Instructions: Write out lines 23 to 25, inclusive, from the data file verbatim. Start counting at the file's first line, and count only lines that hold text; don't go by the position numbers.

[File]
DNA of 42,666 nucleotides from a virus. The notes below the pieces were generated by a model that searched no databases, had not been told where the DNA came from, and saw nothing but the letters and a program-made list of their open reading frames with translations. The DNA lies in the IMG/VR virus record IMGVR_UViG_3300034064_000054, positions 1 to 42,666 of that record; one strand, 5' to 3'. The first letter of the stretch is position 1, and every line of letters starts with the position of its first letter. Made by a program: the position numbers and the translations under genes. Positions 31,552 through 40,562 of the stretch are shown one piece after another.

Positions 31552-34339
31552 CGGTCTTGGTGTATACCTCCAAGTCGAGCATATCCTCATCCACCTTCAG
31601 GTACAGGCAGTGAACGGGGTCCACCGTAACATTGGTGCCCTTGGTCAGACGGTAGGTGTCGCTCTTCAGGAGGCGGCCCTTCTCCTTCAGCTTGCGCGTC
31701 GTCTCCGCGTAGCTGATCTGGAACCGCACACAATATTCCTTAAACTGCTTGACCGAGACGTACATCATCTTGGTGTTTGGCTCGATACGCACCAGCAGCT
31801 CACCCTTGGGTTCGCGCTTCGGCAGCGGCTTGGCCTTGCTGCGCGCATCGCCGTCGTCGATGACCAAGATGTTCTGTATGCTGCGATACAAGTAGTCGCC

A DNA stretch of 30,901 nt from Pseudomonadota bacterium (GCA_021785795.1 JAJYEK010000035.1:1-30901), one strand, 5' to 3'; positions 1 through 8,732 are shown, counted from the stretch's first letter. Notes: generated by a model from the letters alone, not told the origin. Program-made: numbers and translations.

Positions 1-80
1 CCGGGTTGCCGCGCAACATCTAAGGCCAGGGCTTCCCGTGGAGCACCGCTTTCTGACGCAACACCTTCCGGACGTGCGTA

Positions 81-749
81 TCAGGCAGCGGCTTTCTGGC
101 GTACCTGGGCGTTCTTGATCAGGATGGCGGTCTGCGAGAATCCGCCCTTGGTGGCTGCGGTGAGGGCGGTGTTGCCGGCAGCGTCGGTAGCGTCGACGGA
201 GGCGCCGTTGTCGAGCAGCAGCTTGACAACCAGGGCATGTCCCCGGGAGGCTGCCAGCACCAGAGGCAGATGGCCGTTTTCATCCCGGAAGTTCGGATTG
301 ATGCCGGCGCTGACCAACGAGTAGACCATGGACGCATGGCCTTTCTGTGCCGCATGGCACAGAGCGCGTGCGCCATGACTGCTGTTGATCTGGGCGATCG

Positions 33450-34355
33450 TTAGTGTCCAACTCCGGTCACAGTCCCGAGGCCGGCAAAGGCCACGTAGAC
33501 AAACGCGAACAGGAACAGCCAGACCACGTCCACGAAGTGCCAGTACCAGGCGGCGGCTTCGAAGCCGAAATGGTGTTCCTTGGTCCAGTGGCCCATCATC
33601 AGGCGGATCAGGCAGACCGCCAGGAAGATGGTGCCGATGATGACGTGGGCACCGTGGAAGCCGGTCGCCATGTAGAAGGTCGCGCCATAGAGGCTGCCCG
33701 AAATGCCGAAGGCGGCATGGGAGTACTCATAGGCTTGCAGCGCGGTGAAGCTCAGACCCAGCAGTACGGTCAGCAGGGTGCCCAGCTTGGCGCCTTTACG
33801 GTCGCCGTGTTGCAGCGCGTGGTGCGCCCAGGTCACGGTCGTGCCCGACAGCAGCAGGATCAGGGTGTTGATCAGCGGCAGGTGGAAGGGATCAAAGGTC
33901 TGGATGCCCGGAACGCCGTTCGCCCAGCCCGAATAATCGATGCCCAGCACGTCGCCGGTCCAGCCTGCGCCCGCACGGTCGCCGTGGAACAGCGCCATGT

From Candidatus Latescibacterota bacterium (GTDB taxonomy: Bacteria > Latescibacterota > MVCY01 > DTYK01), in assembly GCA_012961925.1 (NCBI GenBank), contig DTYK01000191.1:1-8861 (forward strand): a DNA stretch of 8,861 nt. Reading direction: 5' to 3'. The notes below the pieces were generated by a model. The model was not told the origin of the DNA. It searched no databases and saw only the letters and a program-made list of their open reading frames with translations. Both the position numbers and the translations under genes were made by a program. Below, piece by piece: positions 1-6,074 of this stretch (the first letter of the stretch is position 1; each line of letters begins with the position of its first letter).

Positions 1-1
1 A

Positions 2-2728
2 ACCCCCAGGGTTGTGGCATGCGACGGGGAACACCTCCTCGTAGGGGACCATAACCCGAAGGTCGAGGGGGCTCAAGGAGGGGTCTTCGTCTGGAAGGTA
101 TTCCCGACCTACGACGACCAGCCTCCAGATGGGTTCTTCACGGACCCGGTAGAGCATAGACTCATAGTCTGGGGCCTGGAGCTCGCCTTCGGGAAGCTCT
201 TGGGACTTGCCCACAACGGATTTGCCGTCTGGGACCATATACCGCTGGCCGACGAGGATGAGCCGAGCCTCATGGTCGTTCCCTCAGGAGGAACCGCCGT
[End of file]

Positions 1-1
1 A

Positions 2-2728